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A BIG new investment in young people

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Published on Apr 3, 2012

Dharmendra Kanani, England Director and some of the team helping us design our new investment in young people talk about how the process is going.

Video transcript:

Title: A true collaboration -- why young people are helping us design our new investment

Dharmendra Kanani, England Director, Big Lottery Fund: Working with young people to define what we fund and how we fund is probably one of the most important things we can do at the Big Lottery Fund.

Topes, 20, London: It is a great chance that I have been given to put forward the main issues that most young people from my age and background, and outside of that age and background, are going through.

What has it been like working with BIG England Committee Members Albert Tucker and Nalini Varma?

Jenna, 22, Liverpool: I think working with Nalini and Albert is really good -- the fact that they are from the England Committee and have such an important role, and that they are really interested in us.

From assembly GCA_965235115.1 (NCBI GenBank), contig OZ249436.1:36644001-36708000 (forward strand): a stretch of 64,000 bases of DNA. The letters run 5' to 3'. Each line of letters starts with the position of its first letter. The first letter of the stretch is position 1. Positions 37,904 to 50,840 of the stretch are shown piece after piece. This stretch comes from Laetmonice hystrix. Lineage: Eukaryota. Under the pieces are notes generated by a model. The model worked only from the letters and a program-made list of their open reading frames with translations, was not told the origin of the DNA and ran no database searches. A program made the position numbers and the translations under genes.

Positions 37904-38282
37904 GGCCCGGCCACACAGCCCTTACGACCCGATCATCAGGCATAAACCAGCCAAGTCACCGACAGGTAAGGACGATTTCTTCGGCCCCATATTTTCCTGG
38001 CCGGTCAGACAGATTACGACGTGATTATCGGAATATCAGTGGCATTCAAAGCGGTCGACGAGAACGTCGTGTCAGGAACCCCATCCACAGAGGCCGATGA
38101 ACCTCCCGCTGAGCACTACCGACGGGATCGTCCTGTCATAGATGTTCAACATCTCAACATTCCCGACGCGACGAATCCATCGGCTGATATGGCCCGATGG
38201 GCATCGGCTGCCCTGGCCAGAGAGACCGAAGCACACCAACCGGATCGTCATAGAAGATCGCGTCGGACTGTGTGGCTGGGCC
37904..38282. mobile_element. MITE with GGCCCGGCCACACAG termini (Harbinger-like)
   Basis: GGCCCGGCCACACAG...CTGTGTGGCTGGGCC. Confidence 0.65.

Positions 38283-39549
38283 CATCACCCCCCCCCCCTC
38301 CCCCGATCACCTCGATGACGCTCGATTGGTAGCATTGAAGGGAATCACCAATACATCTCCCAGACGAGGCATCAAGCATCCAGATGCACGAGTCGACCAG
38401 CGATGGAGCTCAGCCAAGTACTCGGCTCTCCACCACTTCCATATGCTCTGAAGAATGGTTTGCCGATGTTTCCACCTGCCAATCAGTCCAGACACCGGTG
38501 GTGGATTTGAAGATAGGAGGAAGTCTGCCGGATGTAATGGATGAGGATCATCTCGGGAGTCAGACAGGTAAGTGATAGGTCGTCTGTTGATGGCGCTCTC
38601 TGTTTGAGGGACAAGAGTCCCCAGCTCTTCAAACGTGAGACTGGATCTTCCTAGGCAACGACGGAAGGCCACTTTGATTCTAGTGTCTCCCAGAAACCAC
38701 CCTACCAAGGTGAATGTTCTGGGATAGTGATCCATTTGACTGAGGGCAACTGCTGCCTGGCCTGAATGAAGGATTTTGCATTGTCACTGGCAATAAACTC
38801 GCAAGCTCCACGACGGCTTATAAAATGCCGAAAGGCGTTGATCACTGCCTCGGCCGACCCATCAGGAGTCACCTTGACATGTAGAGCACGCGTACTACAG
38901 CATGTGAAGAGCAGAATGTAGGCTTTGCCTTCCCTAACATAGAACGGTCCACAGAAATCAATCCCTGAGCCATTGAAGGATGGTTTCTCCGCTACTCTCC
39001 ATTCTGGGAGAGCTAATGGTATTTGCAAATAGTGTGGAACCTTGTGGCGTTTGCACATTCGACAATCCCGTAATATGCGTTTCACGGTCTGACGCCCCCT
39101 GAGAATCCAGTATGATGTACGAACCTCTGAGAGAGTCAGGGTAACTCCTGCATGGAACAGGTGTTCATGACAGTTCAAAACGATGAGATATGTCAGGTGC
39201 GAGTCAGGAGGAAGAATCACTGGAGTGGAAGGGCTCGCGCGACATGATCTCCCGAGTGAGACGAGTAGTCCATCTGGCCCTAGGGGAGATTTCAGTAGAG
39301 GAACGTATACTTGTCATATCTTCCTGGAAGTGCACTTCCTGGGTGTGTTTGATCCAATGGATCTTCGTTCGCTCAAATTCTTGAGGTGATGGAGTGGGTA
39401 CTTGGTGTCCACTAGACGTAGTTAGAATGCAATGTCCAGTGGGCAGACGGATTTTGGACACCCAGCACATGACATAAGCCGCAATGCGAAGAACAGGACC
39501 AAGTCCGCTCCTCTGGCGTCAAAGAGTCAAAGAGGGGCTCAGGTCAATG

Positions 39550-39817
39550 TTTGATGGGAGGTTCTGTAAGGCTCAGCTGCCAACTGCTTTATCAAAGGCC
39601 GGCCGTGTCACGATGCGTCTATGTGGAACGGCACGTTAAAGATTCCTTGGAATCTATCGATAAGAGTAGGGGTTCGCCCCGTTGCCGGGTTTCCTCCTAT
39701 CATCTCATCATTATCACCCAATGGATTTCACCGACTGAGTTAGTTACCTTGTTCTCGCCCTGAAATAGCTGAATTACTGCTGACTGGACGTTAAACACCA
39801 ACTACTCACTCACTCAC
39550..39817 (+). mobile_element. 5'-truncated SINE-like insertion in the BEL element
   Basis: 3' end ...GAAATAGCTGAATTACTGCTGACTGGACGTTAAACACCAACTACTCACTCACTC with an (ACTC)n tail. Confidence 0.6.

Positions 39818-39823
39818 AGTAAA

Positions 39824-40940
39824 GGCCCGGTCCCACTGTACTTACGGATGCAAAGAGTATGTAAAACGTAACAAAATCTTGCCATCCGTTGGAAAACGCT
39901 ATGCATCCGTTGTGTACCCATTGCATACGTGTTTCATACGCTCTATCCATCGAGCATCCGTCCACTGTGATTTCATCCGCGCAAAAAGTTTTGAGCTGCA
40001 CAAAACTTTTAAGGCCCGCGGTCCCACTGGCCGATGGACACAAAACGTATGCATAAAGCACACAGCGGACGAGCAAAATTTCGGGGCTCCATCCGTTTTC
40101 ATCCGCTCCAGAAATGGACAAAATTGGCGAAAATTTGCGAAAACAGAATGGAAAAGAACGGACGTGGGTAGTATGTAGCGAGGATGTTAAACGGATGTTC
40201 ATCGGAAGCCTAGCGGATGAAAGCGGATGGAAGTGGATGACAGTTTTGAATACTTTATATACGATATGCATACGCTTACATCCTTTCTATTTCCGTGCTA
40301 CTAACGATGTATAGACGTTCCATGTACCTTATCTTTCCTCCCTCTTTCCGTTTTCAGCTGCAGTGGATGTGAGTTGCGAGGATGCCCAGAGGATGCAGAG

Kelsey, 24, London: Albert has been to quite a few of our meetings and he is always willing to play devil's advocate, which helps us young people reflect on our own biases and think outside the box into things that are more social innovation as opposed to reinventing the wheel.

This is a BIG responsibility... how does it feel?

George, 17, Cornwall: I've always seen and applied for these grants, and now I am behind something, making something happen and allowing other young people to see the work that is going on.

Daniel, 18, Essex: It makes me feel important, it makes me feel included. It just shows that the Big Lottery Fund cares about young people and wants to put a lot of money and effort into recruiting us young people to try and benefit the wider community.

Kelsey: It is a little bit overwhelming and a little bit scary to have so much responsibility over a massive investment, but I think it helps motivate us to do it right, to do it well and to also make sure that it is something that every young person can be proud of.

Jashmin, 23, London: It is daunting and it is quite scary but it's worth it I think.

Micah, 16, London: All of us are very privileged to be in such an important process - in making a change and a difference in other young people's lives.

Dharmendra: For me, it is absolutely critical that young people are involved at the heart of this process.

George: We've got this ladder where young people are at the bottom, yet they are the service users. I think it is time we turned that ladder around and get the young people at the top, get the decision makers there on an equal playing field and get everyone playing the ball game together, because if we don't, it's not going to work.

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